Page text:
Illustration by Helen Sun

An ear-piercing chirp awakens you from your slumber, followed by replies from all sides. A tweet, a warble, then there’s practically a scream. You sit upright in bed, but oh, wait, you can’t; you’re zipped up in a sleeping bag. The supposition that you are in your own bed with a fitted sheet in your own wallpapered room slips away as light seeps in through the few layers of polyester fabric between you and the outside. The breathing of your companions—campanions, if I may—catches your ears and it all comes back to you:

You’re camping.

Your watch is shoved in the crevice between you and the nearby sleeper. You extract it, dusting the dirt and bits of dead leaves off it. It’s 5:23 am. Of course, the birds have to be up at this hour. After all, the early bird catches the worm. But do they really need to screech at each other? And why do sticks and rocks end up under you even if you cleared the ground before putting up the tent? And why do people in sleeping bags seem to rotate one hundred and seventy-five degrees through the night?

It all boils down to: why are you here in a cloth house, inside a zip-up bed, freezing your triple-sock clad feet off while birds communicate in shriek-ish tones outside?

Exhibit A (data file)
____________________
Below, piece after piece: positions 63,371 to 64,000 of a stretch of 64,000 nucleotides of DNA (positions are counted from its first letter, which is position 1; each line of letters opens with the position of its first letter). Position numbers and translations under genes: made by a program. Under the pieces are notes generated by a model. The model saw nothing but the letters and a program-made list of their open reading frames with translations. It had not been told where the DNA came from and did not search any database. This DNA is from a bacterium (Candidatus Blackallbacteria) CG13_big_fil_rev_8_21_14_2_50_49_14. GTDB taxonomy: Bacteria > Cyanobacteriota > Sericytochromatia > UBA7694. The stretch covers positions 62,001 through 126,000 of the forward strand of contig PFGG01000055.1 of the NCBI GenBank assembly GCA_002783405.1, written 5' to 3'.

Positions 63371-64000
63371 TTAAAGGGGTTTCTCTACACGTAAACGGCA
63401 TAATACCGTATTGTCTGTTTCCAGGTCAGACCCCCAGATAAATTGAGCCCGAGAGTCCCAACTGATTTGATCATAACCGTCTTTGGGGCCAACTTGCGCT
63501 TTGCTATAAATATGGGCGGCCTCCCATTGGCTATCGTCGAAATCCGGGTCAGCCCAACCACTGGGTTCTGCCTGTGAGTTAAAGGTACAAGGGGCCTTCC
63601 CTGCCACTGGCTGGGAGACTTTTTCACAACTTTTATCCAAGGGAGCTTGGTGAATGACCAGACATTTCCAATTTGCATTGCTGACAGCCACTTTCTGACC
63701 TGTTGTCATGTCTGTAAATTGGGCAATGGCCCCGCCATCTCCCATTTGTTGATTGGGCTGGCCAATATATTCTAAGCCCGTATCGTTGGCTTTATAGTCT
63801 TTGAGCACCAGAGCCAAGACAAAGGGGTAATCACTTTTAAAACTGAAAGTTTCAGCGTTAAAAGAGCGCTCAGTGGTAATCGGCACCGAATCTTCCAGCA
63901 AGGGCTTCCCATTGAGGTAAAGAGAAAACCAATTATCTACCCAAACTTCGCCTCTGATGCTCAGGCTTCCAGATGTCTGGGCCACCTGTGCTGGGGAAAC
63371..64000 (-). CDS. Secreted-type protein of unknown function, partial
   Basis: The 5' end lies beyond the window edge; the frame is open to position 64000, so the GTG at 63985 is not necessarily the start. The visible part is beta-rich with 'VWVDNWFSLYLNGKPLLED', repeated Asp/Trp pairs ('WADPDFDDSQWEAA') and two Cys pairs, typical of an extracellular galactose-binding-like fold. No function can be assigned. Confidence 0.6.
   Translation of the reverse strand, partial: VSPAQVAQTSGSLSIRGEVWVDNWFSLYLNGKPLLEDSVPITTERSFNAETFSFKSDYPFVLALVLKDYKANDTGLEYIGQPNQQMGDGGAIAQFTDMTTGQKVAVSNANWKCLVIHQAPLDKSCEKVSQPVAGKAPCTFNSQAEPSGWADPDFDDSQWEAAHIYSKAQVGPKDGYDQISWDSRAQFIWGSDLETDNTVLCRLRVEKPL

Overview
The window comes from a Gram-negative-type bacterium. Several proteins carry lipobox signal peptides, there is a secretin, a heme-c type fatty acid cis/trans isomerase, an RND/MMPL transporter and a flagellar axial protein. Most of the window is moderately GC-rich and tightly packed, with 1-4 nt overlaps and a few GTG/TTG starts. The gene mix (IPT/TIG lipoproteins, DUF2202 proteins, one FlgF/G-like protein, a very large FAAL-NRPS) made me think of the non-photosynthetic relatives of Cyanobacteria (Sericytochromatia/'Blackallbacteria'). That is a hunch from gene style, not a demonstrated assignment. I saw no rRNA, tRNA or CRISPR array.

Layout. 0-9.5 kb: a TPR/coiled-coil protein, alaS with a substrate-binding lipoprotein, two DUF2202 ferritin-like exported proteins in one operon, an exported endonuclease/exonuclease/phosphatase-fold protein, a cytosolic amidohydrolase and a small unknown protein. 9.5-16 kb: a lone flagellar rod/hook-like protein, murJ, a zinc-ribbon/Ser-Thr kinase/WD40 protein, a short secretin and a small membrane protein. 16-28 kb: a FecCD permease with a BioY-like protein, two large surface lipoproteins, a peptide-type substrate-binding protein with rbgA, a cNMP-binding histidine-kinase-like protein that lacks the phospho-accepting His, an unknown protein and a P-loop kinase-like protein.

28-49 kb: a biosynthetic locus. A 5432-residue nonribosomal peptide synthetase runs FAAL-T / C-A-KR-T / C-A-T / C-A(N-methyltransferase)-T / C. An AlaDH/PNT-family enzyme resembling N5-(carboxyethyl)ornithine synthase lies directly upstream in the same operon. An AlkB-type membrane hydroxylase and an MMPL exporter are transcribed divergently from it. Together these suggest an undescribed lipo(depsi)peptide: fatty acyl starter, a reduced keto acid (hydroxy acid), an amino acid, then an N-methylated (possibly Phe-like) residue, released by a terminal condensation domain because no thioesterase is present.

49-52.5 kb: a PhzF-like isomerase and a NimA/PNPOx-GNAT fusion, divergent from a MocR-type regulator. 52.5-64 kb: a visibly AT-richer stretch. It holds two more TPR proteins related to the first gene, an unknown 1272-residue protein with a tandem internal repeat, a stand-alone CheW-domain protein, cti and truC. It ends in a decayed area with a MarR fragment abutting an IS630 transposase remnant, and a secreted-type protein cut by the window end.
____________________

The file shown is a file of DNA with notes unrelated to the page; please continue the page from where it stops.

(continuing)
The answer lies in what is beyond the cloth house. The wilderness you find yourself in is big and scary, but to some, it is home.

I’m not going to delve too much into the benefits of being outdoors and getting off the grid; there are so many advantages physically, mentally, socially, and emotionally from getting more vitamin D to mood elevation from natural light. The thing about camping is that it is for everyone. I know there are lots of people out there who say it’s “not their thing,” but really, it can be.

That’s because camping doesn’t always mean scrunching yourself into a sleeping bag in a tent over rocks and sticks, though it does for some people. Glamorous camping, or “glamping,” is a slightly more expensive, but very comfortable option. It ranges from swapping a cot for a sleeping mat to getting a full out RV to live and travel in.

However you choose to do so, camping allows you to reconnect—with nature, your friends, family, pets, or whoever else you brought along. You could even reconnect with yourself. It sounds a little cheesy, but it happens more often than you think. In fact, I recommend taking time out of your trip to sit alone by a shore or by a thoughtful tree and reflect.

If this is your first time, make sure to do your research and bring along the appropriate gear, which may as well be a more experienced camper. It’s going to be a little hard to adjust to, there’s no doubt about that. It can be tiring, frustrating, and downright annoying. But at night, before you lay yourself down to sleep, take a moment around the campfire to look up at the sky and all the stars. Take a moment to appreciate your campanions, whoever they may be, or just the solidarity you have. Take a moment for yourself.